All fairy tale reinterpretations

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All fairy tale reinterpretations

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1the1butterfly
lokakuu 15, 2006, 1:56 am

I read every reinterpretation of fairy tales I can get my hand on (especially adult novel format). I think it would be good for us to post a list of all the fairy tale reinterpretations we know of here so that we can find new books. My fairy tale books are all tagged as "Fairy Tale", so you can click my name and find all the fairy tale books I've got tagged.

2aluvalibri
lokakuu 15, 2006, 12:28 pm

I can suggest The Virago book of fairy tales and The second Virago Book of fairy tales, both edited by Angela Carter, as well as The bloody chamber, another collection of classic fairy tales as reinterpreted by the same Angela Carter.

3ellen.w
Muokkaaja: lokakuu 30, 2006, 9:43 am

You've got most of mine, the1butterfly, but I'll add:

--my Tam Lin collection: Tam Lin, The Perilous Gard, An Earthly Knight, and Fire and Hemlock
--Enchantment (Sleeping Beauty)
--Watching the Roses (Sleeping Beauty), The Tower Room (Rapunzel), and Pictures of the Night (Snow White), all by Adele Geras
--The Wild Swans and Daughter of the Forest (The Six Swans)
--Sheri S. Tepper's Beauty

(Edited to fix touchstone for The Wild Swans.)

4PhoenixTerran
lokakuu 16, 2006, 11:10 pm

Jane Yolen is currently working on a Rock 'n' Roll Fairy Tale series for middle grade readers. The first is Pay the Piper and the second is Troll Bridge.

These are "modern" retellings and reinterpretations of fairy tales, and while being aimed toward younger readers, make for quite a fun read.

5darklyndsea
lokakuu 17, 2006, 12:13 am

I like Robin McKinley's fairy tale retellings.

6the1butterfly
lokakuu 22, 2006, 11:43 pm

I've been finding a lot of retellings in the children's/ young adult sections (as a future teacher, it's my duty to use my educator discount to purchase these ;} ). I've also noticed three children's series- The Princess School, Twice Upon a Time, and Further Tales. Those will be appearing in my catalog as I get around to reading them.

Thanks for the recommendations (Beauty should be in my catalogue, but is currently on loan, and you certainly can't go wrong with Robin McKinley).

7ulan25
tammikuu 22, 2007, 4:40 am

I have two retellings on my 'to be read book pile' right now: Beauty by Robin McKinley and Daughter of the Forest by Juliet Marillier. I just got Daughter of the Forest last weekend, after reading about it in LibraryThing!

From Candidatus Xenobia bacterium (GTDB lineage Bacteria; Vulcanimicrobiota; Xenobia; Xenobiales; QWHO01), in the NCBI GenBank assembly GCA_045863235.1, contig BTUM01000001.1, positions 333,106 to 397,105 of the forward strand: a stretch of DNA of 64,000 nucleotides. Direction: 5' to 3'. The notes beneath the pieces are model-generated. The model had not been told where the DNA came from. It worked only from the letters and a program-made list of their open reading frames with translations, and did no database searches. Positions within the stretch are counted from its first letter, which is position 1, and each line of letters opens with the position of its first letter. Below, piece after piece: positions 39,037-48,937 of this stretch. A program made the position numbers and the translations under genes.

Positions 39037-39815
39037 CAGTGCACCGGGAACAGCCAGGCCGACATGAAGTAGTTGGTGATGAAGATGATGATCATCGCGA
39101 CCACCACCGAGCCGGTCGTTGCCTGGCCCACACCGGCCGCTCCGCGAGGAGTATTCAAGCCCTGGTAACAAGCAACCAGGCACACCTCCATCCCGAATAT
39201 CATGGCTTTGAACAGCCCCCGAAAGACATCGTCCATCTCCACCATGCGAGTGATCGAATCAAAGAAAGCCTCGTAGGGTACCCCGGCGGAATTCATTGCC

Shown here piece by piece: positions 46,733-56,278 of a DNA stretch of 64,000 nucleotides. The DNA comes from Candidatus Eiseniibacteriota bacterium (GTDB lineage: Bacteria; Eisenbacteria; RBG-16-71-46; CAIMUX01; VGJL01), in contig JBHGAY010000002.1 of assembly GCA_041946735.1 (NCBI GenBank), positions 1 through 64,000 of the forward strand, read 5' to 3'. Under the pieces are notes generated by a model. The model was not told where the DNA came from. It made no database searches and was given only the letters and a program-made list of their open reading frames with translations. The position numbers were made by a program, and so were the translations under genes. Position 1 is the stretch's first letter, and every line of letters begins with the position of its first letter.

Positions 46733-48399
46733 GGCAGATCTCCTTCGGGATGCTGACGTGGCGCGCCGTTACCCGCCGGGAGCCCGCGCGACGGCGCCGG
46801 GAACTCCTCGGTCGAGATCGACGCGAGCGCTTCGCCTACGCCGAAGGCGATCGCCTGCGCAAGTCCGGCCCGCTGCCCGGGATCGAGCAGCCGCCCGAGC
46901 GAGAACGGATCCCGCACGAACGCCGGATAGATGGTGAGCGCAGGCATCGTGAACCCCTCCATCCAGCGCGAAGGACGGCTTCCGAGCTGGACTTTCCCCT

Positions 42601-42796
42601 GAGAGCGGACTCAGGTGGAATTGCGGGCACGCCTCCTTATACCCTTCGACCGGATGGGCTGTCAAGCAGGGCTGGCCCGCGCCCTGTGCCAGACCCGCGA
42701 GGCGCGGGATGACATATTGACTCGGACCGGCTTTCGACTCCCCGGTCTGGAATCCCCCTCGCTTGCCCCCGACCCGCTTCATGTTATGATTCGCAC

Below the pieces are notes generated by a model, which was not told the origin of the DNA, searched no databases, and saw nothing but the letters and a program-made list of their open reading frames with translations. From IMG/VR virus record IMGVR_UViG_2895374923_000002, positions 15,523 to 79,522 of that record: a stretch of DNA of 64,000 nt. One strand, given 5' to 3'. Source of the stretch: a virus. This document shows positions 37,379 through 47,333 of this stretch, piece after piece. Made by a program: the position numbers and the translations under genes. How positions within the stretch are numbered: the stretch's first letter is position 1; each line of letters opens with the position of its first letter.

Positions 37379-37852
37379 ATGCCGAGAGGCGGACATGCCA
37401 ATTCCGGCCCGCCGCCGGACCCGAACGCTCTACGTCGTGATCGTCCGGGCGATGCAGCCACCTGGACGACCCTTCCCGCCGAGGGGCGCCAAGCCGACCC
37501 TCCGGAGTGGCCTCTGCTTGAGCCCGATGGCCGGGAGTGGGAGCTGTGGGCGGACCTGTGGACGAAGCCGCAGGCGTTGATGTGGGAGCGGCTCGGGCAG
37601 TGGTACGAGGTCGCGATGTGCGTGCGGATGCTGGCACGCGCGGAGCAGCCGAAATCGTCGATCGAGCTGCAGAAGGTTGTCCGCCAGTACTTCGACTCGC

I have a collection of short stories that are fairy tale retellings edited by Ellen Datlow called Ruby Slippers, Golden Tears.

And an old favorite is Briar Rose by Jane Yolen.

I'm really glad there's a group such as this on LT. I keep coming back just to see new titles that I can check out.

8KromesTomes
tammikuu 22, 2007, 7:56 am

Anyone familiar with Pinocchio in Venice by Robert Coover? A post-modern kind of thing with Pinocchio now as an old man travelling back to Venice to look for his mother/the Blue Fairy ...

9Jargoneer
tammikuu 22, 2007, 8:33 am

Robert Coover also did Briar Rose, a postmodern take on the Sleeping Beauty tale. IMO Coover is one the best American writers but I can understand why other readers may get frustrated with his work.

10Morphidae
tammikuu 22, 2007, 12:57 pm

Mercedes Lackey has a set of VERY loose retellings.

The Fire Rose for Beauty and the Beast. This is in my top 10 of all time.

The Serpent's Shadow - Snow White

The Gates of Sleep - Sleeping Beauty

Phoenix and Ashes - Cinderella

The Wizard of London - Snow Queen (Don't bother with unless you are a completist.)

11KromesTomes
Muokkaaja: tammikuu 22, 2007, 2:08 pm

the1butterfly: a thought occurs to me .. have you read Bruno Bettelheim's The uses of enchantment? This is on my TBR list but looks like it might be of interest to you ... Bettelheim was a child psychologist and this is his take on "the meaning and importance of fairy tales."

12Jargoneer
tammikuu 23, 2007, 5:00 am